Barrio Brewing Company: 2nd in our series on local breweries.
In my first local brewery review, Thunder Canyon Brewery, I shared my general preferences and prejudices regarding beer. So, I don’t need to repeat them here.
As we did at Thunder Canyon, Michael Polletta and I each ordered the sampler rack. We also ordered food that one might reasonably assume would go well with beer… any beer.
Michael ordered the Fish Tacos, flash-fried, lightly battered cod wrapped in flour tortillas with a side of Charro beans. He pronounced them “very good”.
I was tempted to order the Hot Pastrami Sandwich on rye with stone-ground mustard. But as I am on a strict diet to loose 40 pounds, I opted for the Western BBQ Burger topped with bacon, onion rings, cheddar cheese with a side of Barrio’s BBQ sauce and beer-battered fries. (Burp!) What an excellent choice I made. A most tasty burger. Love those beer-battered fries.
But to be honest, having deprived myself of real food the previous week, any pub food would have tasted like French cuisine. Nevertheless, as I discovered a day or two later, the whole meal only cost me 3 pounds. Now THAT’s real value.
So, how ‘bout them beers?
Well, Barrio brews a lot of varieties. Here’s the quick rundown.
- Tucson Blond: a light beer that was way too light for our tastes.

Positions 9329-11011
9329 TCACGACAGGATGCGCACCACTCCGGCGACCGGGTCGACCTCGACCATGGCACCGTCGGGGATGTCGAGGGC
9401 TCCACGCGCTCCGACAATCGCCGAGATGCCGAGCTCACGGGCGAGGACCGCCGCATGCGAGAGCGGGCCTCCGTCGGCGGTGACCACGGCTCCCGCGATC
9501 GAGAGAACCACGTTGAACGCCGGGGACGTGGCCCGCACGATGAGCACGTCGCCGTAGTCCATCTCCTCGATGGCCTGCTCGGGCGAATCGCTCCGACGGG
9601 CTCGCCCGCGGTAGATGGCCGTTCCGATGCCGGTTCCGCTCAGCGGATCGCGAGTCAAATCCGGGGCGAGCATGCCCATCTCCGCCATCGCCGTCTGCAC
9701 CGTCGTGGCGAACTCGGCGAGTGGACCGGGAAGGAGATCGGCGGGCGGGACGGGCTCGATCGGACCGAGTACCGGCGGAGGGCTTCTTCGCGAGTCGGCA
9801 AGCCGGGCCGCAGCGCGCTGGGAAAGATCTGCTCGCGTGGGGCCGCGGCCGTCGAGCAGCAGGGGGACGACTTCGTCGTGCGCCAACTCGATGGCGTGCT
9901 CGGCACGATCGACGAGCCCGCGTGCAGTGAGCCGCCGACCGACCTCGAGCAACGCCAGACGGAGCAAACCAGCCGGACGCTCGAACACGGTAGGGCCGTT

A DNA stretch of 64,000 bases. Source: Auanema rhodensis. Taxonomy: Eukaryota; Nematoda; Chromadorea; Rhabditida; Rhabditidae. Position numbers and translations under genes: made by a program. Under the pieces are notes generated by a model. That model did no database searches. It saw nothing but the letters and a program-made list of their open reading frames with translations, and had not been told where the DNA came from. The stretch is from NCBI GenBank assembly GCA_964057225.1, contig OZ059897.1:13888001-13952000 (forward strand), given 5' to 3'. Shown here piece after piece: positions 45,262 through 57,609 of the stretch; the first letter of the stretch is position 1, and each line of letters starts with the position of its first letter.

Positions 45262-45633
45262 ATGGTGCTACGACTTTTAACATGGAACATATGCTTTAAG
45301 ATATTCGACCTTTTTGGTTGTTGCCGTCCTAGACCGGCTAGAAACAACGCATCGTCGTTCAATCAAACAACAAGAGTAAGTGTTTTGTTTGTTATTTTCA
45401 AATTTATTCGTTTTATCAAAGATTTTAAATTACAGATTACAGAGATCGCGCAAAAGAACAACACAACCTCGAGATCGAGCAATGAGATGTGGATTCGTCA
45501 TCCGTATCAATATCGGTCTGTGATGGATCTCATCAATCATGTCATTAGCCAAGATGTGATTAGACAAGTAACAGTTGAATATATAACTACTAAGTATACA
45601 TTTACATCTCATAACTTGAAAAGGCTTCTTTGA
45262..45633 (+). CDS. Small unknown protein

- Red Cat Amber: more alcohol and hops than blondie above. Just a hint of chocolate malt. Things were looking up, until…
- Hefeweizen: a traditional German wheat beer unfiltered (as in cloudy) served in the traditional German way with a slice of lemon. If you like wheat beers, which neither Michael nor I do, chances are good you will like Hefeweizen. Rich in vitamin B. Think of it as a health drink.
- T.J.’s Raspberry Ale: clearly this one is for folks who don’t like real beer. It has to be a girl-thing. Named after the brewmeister’s first daughter in 1992, this fruity drink is so popular it’s been in demand for two decades and still has legs. Hard to imagine.
- Copperhead Pale Ale: what can I say? It’s copper in tone. Medium bitterness, smells like hops, and as advertised, a clean, dry finish. We both liked Copperhead.
- Nolan’s Porter: a light ale, more malt than hops. Not for us.
- Barrio IPA: now we’re getting somewhere! Back in the days when Britannia ruled the waves, the English had to make beer with enough alcohol and serious bitters to survive the journey half way around the world. The historical purpose of India Pale Ale was to quench the ravenous thirst of their soldiers who occupied the Indian sub-continent. In this way, the Brits were able to bring civilization to a civilization that pre-dated them by thousands of years. Barrio IPA = seriously bad history for the Indians, but seriously good beer!
- Oatmeal Stout: a bit like Guinness (not from the can, only from the brewery in Dublin). This was a winner.
- NCAA Ale: I can’t find this one their website, but even after tasting all the aforementioned beers, I ‘m fairly sure we actually sampled it. A rich, full-bodied taste and aroma. 10% alcohol. Reminded me of blackstrap molasses. GOOD!
One thing I’ve learned by now is that there is a real advantage to enjoying a beer at our local microbreweries. It’s something more than variety. I mean, they offer a beer for everyone’s taste.
But even more important: freshness. Having now experienced beer fresh from the barrel, I’m now sure I will never again enjoy beer from a bottle or can the way I used to. Ignorance was bliss. But now that I know…
Next up: a review of Nimbus Bistro & Brewing Company on Tanque Verde in a few days.